Jack London’s story, “To Build A Fire” is about a struggle of survival between man and nature, which happens through overconfidence and arrogance as opposed to experience and intelligence. These struggles arise through the man’s arrogance and overconfidence by ignoring the signs of nature. The man tries hard to meet his boys at the agreed location and time, but the thick ice makes his journey impossible. The man tries to overcome the challenges of his environment to survive, but nature proves to be more powerful than the man.
The central character in this story is the “man”, although we never learn his name. The man’s main goal is to reach the old camp to meet his boys (458). The man is a dynamic character, who believes that he can conquer anything. In the end he changes by confessing that he should have listened to the old timer, he also discovers that he isn’t just in danger of losing his fingers and toes, but that he is in danger of losing his life (470). The man did not realize how dangerous his actions would be, resulting in his ignorance that leads him to his death.
The supporting character in this story is the dog. The dog is static because he doesn’t change at all throughout the story. The dog is the only companion that the man had, but unlike the man the dog uses his instinct and good sense of smell to survive in the cold wilderness. This portrays when the dog goes to a nearby camp of men, where he could get warmth and food because it could not provide these items on his own (471).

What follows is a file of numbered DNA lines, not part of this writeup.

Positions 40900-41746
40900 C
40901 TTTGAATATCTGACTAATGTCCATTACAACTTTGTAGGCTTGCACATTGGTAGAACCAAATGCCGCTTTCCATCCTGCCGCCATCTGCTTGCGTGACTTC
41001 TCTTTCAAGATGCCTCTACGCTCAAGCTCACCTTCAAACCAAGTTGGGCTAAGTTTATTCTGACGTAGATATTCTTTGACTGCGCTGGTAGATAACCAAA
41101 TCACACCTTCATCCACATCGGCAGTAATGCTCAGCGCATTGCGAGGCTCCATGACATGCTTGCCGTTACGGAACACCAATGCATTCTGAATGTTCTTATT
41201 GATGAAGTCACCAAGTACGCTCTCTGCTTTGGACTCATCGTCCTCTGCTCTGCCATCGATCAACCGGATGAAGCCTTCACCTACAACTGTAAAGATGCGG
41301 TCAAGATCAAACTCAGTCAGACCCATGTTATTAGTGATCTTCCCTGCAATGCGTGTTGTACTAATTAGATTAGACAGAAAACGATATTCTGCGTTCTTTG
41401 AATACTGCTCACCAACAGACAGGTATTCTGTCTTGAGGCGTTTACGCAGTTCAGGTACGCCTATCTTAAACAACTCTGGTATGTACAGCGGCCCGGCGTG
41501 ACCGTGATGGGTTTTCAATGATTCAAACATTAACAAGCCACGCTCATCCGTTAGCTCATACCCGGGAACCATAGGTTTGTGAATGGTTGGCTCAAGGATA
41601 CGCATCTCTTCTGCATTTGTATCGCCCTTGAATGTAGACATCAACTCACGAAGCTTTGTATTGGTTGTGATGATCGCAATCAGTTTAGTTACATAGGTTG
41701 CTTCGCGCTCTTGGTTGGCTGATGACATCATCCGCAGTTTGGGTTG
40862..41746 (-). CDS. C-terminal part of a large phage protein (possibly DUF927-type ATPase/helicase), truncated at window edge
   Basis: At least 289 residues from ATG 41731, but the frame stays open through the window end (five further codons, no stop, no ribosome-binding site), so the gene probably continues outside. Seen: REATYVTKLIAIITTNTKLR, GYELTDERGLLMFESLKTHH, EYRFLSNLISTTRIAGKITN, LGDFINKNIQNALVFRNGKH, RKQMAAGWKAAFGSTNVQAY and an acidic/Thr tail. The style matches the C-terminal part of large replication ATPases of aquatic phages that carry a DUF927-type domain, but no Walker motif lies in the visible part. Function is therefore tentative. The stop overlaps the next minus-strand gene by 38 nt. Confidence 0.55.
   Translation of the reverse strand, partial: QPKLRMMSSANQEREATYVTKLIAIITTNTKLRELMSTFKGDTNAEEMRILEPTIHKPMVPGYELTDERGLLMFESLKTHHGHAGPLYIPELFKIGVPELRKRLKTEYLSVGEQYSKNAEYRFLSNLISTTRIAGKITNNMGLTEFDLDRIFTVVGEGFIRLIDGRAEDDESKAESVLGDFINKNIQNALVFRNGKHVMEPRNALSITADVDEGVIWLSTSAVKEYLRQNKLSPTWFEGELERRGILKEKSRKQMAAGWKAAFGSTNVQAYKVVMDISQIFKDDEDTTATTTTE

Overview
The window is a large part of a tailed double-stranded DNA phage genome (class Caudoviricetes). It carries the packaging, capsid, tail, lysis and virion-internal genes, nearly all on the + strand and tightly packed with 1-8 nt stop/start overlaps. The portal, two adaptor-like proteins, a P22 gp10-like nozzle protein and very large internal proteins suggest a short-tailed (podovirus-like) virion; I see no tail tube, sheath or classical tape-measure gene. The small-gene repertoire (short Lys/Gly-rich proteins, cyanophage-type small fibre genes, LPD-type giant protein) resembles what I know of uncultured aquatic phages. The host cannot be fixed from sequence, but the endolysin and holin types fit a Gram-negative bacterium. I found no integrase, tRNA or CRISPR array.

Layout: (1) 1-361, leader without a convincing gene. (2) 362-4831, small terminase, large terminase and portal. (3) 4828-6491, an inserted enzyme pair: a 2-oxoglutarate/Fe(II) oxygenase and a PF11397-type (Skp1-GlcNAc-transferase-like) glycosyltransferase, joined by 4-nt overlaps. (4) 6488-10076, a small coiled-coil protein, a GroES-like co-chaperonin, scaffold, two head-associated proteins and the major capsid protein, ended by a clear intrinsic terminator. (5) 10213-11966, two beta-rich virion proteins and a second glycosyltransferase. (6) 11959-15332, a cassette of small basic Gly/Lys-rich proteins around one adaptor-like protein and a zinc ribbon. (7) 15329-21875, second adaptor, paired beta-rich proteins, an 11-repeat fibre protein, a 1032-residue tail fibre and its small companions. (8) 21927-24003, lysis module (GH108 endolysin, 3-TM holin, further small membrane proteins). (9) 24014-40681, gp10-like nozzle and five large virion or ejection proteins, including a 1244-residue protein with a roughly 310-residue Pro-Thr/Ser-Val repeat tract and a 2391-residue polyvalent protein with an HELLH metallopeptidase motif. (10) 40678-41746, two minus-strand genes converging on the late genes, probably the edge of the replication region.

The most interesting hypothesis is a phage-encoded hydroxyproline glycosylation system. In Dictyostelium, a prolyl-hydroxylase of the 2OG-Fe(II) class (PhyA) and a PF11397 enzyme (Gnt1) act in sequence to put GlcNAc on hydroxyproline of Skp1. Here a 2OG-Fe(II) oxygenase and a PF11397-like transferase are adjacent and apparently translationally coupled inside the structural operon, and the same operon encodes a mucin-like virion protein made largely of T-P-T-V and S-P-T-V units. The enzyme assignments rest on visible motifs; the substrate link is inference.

The central conflict in the story is man versus self. The man conflicts with himself by remaining overly confident in himself and his unfamiliar surroundings. He doesn’t pay attention to the danger that he is facing, and attempts to overcome this danger by forcing nature to his will. Man versus self helps us understand the decisions the central character makes throughout the story, and gives us a better understanding as to why he is the way he is.
The supporting conflict in this story is man versus nature, by struggling to survive in the cold wilderness. This conflict is never resolved, resulting in the man’s death. His lack of supplies and food forces him to submit to the forces of nature. He regrets not listening to the old-timer’s advice (470). He is then overwhelmed by panic and tries to make his last attempt at survival, but he fails. At this point he accepts his death and tries to meet it with dignity. This conflict helps us better understand the central character and conflict, because by knowing of the man’s arrogance and cockiness, it is no surprise that in the end of the story he dies by not being more understanding of nature’s warning signs, proving the point that nature is more powerful than man.